Building and using engineering metrics will take time and practice, but by fostering a positive, data-driven culture, you will increase your team’s engagement, remove impediments, and see higher productivity.
The idea behind measuring a team’s operation is not new, but engineering metrics continue to be met with resistance. And from my experience of talking to other engineering leaders, the practice goes sideways when it reduces metrics to vanity figures, without added context. I understand how developers have come to resent this practice, but I promise you there is a better way. I want to encourage leaders to focus on the importance of their role in supporting, growing, and ensuring their team members are happy and engaged at work. With this in mind, engineering metrics can drive objective conversations with the team on what issues they face and how to best improve process, tooling, and general practices.
In this article, I will dive into how to develop your own engineering metrics and derive value from them. The goal is to use metrics as a tool to answer questions about continuing to improve your operation for your team members to thrive.
Let’s work through a few questions to help you identify which metrics to collect, and how they help to identify issues.
What matters most to your team right now?
Startups need to focus on quick experimentation to validate the best market fit. Mature products need to focus on resilience and pay off their technical debt. You may have a need to balance both. Gathering metrics can help you raise visibility on how much your team can invest to accomplish feature development as well as quality on a regular basis.
It’s important to note that what we are looking at measuring here is the team operation not the product metrics. Product metrics help you identify how your product is being used and it can be a great tool for understanding what needs to be built next. Here, we are only talking about engineering team operation.
What has an impact on your team’s ability to focus on what matters most?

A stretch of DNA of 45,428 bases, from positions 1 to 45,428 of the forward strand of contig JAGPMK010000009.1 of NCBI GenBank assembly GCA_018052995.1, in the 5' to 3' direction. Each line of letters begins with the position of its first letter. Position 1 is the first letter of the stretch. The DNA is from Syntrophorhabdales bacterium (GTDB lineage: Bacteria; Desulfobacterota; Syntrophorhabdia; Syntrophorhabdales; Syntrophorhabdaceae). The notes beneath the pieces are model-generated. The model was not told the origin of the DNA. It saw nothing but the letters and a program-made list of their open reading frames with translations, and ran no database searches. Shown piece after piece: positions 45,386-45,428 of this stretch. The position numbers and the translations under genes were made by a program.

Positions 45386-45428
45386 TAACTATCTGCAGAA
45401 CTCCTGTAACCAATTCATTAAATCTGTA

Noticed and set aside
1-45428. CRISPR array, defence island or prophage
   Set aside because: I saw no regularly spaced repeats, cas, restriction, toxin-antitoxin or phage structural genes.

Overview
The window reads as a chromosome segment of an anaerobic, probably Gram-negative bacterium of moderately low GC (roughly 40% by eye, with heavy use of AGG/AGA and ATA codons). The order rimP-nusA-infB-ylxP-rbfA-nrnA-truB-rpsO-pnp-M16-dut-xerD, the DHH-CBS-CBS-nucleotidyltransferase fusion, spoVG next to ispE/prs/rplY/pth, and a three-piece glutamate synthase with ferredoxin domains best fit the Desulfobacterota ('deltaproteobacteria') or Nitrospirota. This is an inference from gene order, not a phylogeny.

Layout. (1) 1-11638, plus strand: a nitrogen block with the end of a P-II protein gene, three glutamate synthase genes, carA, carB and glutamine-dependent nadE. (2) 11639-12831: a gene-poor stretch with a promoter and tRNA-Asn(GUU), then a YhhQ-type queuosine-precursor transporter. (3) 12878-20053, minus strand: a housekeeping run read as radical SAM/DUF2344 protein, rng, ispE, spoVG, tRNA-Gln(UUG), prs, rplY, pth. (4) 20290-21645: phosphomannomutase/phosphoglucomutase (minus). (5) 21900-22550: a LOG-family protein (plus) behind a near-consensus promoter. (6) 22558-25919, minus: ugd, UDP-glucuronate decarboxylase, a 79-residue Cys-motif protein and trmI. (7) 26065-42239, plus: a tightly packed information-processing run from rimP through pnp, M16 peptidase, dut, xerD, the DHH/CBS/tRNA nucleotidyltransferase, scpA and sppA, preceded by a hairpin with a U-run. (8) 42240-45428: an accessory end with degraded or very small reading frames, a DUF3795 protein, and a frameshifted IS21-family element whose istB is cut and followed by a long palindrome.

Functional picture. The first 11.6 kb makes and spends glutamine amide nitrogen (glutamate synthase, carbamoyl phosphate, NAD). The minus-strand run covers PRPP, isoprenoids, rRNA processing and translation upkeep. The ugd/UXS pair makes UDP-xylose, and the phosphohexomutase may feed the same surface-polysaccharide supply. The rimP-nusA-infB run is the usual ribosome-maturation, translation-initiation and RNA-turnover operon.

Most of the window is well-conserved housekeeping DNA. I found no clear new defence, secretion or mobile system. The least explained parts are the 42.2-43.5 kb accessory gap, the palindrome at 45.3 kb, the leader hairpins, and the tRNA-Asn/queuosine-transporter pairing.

If your goal is to improve the operation of your team, this should be one of the key questions you spend time on. You may be surprised to hear the answers from your team but please listen carefully. There may be issues such as a lack of clarity around priority; the number of meetings on an individual’s calendar; or a lack of proper tooling which translates into more time spent working around the limitations rather than on implementing features. You may not make immediate changes right away from these answers, but by keeping those impacting factors in mind you can start to develop metrics that help you identify the true cost of these issues, and hopefully help you and your team make changes for the better.
Outline your guiding principles
To build a healthy and positive culture for your team, you need to be clear on your guiding principles. Doing so, as cheesy as it may sound, will have a big impact on how you lay out the incentives for your team that will transfer to your culture. Metrics can define how your team works to achieve their goals, and your team should care about those numbers; otherwise, there isn’t any real value in implementing them.
On my team, we emphasize iteration and collaboration as two of the guiding principles that we believe contribute to our success. In other words, we succeed by breaking work down to the smallest deliverable, and we value team effort over individual heroics. With these two principles in mind, I keep metrics at the team level, and I measure indicators that show how well we are breaking things down.
We hold ourselves to delivering with quality, so with each deliverable, we look to cut scope and we incrementally deliver work.
I can’t stress how important it is for you as a leader to keep these principles in mind. A healthy, balanced, and collaborative team can achieve amazing things.
Outline your team’s workflow
Understanding the steps each unit of work needs to go through can help you see where in the process these units may get stuck, or take too long. For distributed teams, I have seen that often the review cycle is where a good amount of time is spent. If the team is distributed across a wide range of time zones, you will likely notice your cycle time (mean time to deliver) go up. These are all important and valid constraints, but knowing that this is where a pull request (PR) will take a few days before moving to the next step, can help the team identify ways to optimize. You may want to pair developers in close time zones, or you may need to document your code review guidelines so every developer is clear on what is expected of them. You will get the most value from working with your team on how best to improve.
What are you measuring?
I measure throughput: the weekly count of how many PRs the team have merged to production. I break this metric down by investment categories, so we can see how much we invested that week on chores, features, security issues, and bugs. But you can choose to define any number of categories.